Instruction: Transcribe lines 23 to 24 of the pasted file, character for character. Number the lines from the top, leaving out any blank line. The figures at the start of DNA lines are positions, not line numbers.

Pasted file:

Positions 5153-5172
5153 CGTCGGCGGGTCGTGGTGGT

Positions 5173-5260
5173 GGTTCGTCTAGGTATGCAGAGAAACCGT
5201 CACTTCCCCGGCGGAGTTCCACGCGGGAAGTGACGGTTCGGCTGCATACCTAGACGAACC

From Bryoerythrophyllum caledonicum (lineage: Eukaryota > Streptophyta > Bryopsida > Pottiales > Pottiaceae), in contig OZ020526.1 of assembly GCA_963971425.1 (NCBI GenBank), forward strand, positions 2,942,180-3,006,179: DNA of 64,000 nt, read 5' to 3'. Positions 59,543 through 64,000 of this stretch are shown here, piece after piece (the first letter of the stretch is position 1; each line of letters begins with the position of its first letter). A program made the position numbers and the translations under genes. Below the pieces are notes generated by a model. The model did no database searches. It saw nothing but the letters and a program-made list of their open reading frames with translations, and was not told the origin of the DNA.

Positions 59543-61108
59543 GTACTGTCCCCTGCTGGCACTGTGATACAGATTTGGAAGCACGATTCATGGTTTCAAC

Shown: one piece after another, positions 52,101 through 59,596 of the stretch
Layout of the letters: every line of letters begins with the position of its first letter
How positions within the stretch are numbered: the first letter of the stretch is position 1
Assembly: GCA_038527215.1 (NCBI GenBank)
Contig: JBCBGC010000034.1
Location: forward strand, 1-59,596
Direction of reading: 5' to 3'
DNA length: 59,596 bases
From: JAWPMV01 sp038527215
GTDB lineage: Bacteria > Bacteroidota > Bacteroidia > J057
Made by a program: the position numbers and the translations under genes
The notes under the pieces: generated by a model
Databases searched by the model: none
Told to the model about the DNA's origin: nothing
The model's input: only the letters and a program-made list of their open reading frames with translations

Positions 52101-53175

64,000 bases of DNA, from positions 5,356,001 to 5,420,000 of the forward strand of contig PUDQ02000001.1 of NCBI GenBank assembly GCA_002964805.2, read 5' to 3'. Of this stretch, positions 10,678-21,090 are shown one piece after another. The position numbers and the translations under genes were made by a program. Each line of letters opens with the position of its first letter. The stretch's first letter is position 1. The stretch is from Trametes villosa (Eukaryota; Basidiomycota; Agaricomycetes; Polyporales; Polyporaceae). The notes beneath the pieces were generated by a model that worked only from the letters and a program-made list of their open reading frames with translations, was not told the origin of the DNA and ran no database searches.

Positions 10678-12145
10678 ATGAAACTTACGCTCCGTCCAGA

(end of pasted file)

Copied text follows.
The model's input: only the letters and a program-made list of their open reading frames with translations

Positions 52101-53175